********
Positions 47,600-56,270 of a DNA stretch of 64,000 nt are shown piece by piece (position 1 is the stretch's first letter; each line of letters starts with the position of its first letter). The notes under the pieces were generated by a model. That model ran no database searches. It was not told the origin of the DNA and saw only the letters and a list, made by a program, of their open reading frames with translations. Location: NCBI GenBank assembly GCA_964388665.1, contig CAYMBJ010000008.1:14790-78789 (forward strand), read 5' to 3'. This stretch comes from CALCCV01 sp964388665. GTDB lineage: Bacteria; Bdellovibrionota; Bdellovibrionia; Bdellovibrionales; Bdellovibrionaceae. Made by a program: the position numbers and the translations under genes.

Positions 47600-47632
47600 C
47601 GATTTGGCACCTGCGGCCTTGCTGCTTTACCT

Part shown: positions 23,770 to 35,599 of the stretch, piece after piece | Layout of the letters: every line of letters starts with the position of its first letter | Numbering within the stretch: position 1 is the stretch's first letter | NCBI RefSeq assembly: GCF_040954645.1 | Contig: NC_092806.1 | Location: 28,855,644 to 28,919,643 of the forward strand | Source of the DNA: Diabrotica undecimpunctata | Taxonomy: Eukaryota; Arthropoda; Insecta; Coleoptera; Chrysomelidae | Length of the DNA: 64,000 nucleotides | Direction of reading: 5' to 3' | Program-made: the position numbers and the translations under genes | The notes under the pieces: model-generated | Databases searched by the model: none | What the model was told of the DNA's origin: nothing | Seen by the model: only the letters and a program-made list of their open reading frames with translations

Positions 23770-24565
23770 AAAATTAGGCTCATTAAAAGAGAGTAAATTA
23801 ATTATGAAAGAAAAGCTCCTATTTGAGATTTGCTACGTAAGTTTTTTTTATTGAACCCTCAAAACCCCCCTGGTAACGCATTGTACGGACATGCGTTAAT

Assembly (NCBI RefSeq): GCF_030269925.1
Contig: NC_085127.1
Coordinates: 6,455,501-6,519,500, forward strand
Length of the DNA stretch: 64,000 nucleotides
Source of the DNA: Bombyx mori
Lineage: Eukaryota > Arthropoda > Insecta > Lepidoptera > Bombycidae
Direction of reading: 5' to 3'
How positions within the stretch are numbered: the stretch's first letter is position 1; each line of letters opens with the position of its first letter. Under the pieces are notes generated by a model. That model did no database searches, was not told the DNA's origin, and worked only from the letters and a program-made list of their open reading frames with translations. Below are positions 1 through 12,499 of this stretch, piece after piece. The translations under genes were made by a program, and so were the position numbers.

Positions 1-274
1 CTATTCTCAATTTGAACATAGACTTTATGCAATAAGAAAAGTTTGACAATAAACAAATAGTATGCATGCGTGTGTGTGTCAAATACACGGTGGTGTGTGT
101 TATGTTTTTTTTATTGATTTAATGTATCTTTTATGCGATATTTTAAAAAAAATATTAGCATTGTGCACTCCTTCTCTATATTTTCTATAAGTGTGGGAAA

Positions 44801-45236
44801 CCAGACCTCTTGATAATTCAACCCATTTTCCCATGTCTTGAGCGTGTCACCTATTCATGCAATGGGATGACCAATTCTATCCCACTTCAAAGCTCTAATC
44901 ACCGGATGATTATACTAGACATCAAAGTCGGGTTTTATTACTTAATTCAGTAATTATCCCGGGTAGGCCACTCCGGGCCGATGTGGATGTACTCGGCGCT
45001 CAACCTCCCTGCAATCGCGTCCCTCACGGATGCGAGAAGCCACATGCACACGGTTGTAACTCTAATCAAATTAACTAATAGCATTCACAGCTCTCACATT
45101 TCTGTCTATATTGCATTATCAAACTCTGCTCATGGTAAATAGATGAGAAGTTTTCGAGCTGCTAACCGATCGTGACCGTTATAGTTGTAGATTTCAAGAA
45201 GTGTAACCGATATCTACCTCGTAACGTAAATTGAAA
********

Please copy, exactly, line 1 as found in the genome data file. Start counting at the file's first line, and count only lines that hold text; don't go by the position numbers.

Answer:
Positions 47,600-56,270 of a DNA stretch of 64,000 nt are shown piece by piece (position 1 is the stretch's first letter; each line of letters starts with the position of its first letter). The notes under the pieces were generated by a model. That model ran no database searches. It was not told the origin of the DNA and saw only the letters and a list, made by a program, of their open reading frames with translations. Location: NCBI GenBank assembly GCA_964388665.1, contig CAYMBJ010000008.1:14790-78789 (forward strand), read 5' to 3'. This stretch comes from CALCCV01 sp964388665. GTDB lineage: Bacteria; Bdellovibrionota; Bdellovibrionia; Bdellovibrionales; Bdellovibrionaceae. Made by a program: the position numbers and the translations under genes.